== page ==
Image: Flickr user: Michael Vadon.
There is a significant opportunity for energy storage under the Trump administration, the US Energy Storage Association has said.
“We’ve been striving to get the engagement from the federal government, the worst they could do is not talk to us. But they’ve already indicated and shown an interest in engaging with this industry so all signs point to some sort of opportunity to advance storage within this administration,” Matt Roberts, executive director of the ESA, told Energy-Storage.News.
In fact, storage has been on the radar of the GOP since the election, when a brief line regarding electricity energy storage was mentioned in the official party platform. Now, president Trump has made clear that infrastructure and grid modernisation are key priorities in his wider energy policy; whereby energy storage certainly has a part to play.
“If you want to talk about grid resiliency, energy storage is part of that conversation. If you want to talk about load modulation, demand response, storage is a part of that conversation," Roberts said.
“Whatever front this administration moves on, there is a sizeable opportunity for energy storage to be a big part of that conversation and currently it looks like the focus of this administration, least in the first 100 days, or the first year, is to push through on infrastructure…things like tax parity or other treatment of storage could be a part of that conversation as well.”
FERC's proposals to implement market participation rules
More specifically, the storage industry hopes to engage with the federal level through the Federal Energy Regulatory Commission (FERC) on proposals. The body is in the middle of processing three different proposals including docket AD 1620 that would seek to implement market participation rules; which are key for a burgeoning industry.
“It basically seeks to acquire all the wholesale markets that have treatment for energy storage for the value that it delivers,” explained Roberts. “So that's a major initiative at the federal level that is really going to unlock multi-billion dollar markets - for capacity, energy and also for transmission deferral and upgrade that energy storage has a big opportunity in.”
So far, Roberts is confident that there is at least “an appetite” to learn about energy storage through that specific proposal from the Trump administration. Whilst there is not an extensive amount of energy storage mentioned in the new administration’s agenda, this plan to engage with it is a big step forward, considering storage has traditionally lacked any engagement at the federal level.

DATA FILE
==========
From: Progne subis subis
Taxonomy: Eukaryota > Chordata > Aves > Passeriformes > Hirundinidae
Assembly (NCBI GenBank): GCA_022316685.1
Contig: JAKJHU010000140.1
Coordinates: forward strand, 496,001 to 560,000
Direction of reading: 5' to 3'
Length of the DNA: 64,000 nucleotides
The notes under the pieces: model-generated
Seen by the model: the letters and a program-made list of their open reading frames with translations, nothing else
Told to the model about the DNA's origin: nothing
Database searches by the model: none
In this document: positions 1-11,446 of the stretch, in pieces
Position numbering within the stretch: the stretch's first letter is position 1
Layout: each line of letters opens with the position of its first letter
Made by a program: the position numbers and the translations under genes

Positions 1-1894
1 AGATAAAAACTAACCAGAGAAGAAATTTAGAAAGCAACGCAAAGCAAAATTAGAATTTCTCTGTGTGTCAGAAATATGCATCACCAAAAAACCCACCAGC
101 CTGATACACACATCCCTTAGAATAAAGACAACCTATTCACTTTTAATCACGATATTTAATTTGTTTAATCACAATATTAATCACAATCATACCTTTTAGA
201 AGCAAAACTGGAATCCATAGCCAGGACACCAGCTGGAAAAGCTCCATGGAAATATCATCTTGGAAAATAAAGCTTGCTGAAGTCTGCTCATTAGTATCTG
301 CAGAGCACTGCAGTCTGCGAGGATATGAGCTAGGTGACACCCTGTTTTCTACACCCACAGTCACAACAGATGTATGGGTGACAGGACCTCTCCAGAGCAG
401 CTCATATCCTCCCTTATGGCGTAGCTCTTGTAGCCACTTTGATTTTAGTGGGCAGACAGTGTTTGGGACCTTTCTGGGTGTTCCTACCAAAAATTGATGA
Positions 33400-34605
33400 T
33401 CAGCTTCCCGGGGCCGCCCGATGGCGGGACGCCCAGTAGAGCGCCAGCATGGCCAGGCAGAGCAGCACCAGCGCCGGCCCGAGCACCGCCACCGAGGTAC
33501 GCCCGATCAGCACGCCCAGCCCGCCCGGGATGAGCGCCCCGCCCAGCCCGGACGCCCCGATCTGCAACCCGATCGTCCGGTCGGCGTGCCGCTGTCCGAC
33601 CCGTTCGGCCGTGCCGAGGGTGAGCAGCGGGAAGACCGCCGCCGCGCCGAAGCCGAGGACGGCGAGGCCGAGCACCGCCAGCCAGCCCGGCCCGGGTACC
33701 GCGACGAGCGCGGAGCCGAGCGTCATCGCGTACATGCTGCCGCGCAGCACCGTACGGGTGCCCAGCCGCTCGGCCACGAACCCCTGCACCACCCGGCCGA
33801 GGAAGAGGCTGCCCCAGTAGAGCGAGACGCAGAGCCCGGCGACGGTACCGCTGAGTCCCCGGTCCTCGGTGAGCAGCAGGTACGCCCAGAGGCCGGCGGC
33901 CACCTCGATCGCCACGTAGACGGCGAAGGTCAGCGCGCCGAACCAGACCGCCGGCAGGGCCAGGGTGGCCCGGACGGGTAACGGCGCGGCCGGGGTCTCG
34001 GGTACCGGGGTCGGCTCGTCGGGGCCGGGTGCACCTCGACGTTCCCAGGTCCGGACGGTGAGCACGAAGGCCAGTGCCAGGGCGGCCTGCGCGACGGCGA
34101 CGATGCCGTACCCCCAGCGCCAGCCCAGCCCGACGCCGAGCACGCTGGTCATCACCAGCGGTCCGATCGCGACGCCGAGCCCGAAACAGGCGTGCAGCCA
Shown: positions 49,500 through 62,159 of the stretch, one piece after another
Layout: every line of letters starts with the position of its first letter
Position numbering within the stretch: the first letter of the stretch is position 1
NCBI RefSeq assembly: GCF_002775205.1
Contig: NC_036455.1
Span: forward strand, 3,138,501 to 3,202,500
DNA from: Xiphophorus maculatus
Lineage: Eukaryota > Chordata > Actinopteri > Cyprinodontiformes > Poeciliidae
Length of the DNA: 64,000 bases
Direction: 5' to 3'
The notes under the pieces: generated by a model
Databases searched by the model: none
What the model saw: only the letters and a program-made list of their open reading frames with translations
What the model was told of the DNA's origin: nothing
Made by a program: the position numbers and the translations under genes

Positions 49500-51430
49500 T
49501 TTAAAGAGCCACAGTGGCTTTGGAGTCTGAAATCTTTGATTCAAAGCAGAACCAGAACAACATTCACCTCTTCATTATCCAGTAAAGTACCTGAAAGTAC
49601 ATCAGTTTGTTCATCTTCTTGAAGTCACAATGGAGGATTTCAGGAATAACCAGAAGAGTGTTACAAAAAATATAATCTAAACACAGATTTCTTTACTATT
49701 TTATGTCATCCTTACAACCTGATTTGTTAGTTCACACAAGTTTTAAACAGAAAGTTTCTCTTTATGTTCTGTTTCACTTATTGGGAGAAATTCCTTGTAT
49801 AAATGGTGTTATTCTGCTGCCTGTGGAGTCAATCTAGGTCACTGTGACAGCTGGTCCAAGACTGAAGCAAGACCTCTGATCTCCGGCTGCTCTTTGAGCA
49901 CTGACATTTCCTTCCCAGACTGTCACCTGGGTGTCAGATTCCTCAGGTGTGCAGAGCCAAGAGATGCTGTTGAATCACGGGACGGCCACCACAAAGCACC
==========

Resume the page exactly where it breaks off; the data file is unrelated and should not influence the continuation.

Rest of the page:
“We are probably the one industry out there saying 'hey - please regulate us!' We want to be regulated because to be regulated is to be recognised. Someone has to put pen to paper and go, what is this thing? How much is it worth? How much of it do we need?”
Matt Roberts, ESA executive director. Image: Energy Storage Association
Lack of federal engagement
Historically, energy storage has not seen any dialogue from any administration. The Obama administration did host a White House Summit for private investment in the industry, but there have been no specific policies to advance the technology. That being said, US storage has risen as a significant market in its own right – even in the absence of federal policies.
“This industry is succeeding and there are headlines every other day, and that's all without any sort of dedicated kind of programme at the federal level driving it. It's succeeding because it has an inherent value and the use case and value proposition is very clear.
“What needs to change is a lot of the market rules and participation rules. And whilst some of that is at the federal level with say FERC, a lot of that is going to be at the state level. Regardless of who is in charge for the next four years, whatever the outcome of the election had been, our focus as an organisation and as an industry is increasingly focusing on state, and how we can evolve state markets and create new opportunities at the state level.”